Startup layoffs slowing down, but more employees laid off on average

Finally, some long-awaited good news: the number of newly-reported startup layoffs has been steadily declining for the past 5 weeks, today’s Uber layoff not withstanding. After a coronavirus record of 99 startups conducted layoffs in the first week of April, this past week saw only 22 startups cut jobs, a decline of 78%.

Unfortunately, the number of employees laid off has not benefited from a similar trend. During that same 5-week period, the number of new employees laid off per week dropped from 7,692 to 6,562, a decline of just 15%.

Part of the reason is that even though fewer startups are laying off, the average layoff has gotten bigger. Last week, Stone laid off 1,300 employees and Deliv laid off 669 employees. The week before, Airbnb laid off 1,900, and Juul laid off 900. Including today’s layoff, Uber has cut 6,700 employees in May alone.

In fact, 4 of the 10 biggest tech layoffs since COVID-19 have occurred in just the past two weeks.

Company# Laid Off%IndustryDate
Uber6,70025%Transportation5/6, 5/18
Magic Leap1,00050%Consumer4/22

In the early weeks of the coronavirus pandemic, smaller cash-strapped startups were the first to conduct layoffs to avoid going out of business. Later-stage startups and recently-public tech companies had more buffer to hold off on layoffs due to their larger cash reserves. At the time, smaller travel startups like Lola, Remote Year, and WanderJaunt were laying off dozens of employees each even though the likes of Airbnb and TripAdvisor hadn’t yet cut staff.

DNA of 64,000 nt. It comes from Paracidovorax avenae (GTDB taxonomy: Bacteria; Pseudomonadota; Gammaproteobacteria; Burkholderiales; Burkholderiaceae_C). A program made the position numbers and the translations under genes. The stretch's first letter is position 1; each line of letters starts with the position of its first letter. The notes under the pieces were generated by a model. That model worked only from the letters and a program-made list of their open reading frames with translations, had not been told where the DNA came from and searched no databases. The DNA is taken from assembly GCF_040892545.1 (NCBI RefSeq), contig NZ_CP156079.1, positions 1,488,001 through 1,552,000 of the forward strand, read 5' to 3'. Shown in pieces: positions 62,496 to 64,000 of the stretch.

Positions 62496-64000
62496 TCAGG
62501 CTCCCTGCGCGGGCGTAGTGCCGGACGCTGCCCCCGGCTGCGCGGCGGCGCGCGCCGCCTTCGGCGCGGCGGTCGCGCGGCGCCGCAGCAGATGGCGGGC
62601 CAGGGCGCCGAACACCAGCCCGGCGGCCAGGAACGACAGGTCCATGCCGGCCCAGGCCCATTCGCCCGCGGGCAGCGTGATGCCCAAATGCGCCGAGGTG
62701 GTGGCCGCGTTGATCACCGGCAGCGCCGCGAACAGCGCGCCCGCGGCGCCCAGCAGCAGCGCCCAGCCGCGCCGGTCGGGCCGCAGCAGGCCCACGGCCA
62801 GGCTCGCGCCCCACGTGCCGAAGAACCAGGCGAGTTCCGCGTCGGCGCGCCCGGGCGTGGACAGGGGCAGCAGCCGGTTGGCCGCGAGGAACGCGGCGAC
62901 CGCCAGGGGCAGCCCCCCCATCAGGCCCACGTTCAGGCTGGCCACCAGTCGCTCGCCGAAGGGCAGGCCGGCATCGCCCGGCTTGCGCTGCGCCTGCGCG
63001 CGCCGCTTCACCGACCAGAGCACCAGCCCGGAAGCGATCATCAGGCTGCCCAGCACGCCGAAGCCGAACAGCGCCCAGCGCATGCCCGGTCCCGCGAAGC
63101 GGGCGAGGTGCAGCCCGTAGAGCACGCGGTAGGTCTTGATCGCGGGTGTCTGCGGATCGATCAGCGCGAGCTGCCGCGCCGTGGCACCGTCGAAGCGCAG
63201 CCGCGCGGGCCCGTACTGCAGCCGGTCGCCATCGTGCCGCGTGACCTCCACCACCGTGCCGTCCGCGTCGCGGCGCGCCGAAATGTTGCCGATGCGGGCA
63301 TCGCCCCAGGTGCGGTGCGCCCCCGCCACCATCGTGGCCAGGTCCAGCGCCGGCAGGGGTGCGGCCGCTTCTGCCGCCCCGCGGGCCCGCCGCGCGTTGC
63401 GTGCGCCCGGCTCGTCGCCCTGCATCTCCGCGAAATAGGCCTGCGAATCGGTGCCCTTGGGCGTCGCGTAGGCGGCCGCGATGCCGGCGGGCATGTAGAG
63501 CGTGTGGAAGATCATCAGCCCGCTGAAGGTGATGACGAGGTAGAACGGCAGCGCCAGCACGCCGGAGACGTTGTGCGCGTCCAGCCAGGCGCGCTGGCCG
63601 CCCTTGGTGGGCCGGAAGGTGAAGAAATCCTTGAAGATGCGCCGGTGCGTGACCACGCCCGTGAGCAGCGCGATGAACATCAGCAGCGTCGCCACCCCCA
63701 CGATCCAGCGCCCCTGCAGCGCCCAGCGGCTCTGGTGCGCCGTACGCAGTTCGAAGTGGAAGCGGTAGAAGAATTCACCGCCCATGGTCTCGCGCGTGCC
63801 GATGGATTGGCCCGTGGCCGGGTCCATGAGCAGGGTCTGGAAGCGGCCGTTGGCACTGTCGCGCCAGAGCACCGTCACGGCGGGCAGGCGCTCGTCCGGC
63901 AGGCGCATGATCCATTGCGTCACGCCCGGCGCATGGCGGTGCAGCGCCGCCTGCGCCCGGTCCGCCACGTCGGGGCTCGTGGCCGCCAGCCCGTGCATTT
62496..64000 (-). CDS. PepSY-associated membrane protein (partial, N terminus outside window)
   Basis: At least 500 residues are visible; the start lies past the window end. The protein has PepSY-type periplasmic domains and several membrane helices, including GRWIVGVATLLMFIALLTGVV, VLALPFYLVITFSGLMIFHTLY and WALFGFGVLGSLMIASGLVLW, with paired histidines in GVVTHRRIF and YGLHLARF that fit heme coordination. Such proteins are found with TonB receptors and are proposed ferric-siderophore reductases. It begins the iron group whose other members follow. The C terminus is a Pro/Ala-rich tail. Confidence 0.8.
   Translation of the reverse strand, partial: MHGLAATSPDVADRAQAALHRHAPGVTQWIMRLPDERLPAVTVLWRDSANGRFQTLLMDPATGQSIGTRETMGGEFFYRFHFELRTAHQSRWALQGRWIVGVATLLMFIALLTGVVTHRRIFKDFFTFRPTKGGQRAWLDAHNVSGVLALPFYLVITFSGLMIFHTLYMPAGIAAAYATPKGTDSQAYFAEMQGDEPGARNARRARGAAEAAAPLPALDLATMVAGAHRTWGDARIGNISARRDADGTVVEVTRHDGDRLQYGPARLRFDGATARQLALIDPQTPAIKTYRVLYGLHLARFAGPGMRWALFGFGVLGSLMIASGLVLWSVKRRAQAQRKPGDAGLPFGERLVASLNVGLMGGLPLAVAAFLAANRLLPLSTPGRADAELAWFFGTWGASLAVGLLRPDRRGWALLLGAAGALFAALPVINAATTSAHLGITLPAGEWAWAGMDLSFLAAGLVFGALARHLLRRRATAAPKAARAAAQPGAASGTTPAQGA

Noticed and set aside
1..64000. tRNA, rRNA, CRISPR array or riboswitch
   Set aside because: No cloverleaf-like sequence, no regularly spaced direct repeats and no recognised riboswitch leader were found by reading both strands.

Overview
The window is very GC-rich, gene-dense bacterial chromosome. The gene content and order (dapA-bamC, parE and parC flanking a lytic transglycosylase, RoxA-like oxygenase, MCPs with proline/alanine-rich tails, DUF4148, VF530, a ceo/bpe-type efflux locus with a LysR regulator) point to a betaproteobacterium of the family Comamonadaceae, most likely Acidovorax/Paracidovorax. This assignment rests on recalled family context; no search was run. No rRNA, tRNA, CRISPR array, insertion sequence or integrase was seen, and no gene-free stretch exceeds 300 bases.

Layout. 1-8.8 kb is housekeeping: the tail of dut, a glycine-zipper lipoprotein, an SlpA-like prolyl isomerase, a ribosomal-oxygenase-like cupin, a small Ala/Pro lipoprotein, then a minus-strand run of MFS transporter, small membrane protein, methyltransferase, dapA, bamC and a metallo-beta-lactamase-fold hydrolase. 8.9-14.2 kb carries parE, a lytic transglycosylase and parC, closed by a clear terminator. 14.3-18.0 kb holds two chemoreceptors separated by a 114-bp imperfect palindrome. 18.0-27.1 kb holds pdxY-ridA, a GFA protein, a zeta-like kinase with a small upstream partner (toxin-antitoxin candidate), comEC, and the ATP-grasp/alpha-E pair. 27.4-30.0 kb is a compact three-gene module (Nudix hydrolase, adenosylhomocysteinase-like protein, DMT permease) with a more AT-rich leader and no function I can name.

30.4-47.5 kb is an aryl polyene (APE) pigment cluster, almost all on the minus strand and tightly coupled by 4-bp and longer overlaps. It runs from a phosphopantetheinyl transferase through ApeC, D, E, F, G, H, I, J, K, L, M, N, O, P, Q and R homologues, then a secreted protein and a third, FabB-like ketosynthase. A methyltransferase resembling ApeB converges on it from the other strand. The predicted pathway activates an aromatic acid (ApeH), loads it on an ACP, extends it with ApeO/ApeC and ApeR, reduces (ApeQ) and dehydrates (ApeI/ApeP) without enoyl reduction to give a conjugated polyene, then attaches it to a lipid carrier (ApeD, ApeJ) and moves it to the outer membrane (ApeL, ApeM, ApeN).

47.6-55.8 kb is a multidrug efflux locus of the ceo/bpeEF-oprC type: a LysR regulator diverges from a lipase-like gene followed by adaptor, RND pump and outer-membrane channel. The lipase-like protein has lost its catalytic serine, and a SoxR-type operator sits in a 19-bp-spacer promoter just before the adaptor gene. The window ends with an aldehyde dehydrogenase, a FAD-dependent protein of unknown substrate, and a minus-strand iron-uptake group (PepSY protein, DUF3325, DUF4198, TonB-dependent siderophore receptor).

Two months into nationwide lockdowns, these bigger tech companies couldn’t keep holding off. They’ve now also had enough time to properly budget, plan, and execute their layoffs, something that takes longer at a 4,000-person company than a 40-person one. Small wonder that in the first half of May, it’s felt like dominoes falling when it comes to late-stage startup layoffs.

The media has also started selectively covering only the bigger startup layoffs, as layoffs have gotten too frequent to keep up. We’re still trying, though! The Tracker has counted 430+ startups that have laid off 50,000+ employees since the coronavirus was declared a pandemic, though there are hundreds more layoffs that haven’t been reported publicly.

Uber just announced another mass layoff today, and WeWork expects to continue performing rolling layoffs through the end of the month. But once the smoke clears from those layoffs, will we finally see some ecosystem renewal? Here’s hoping.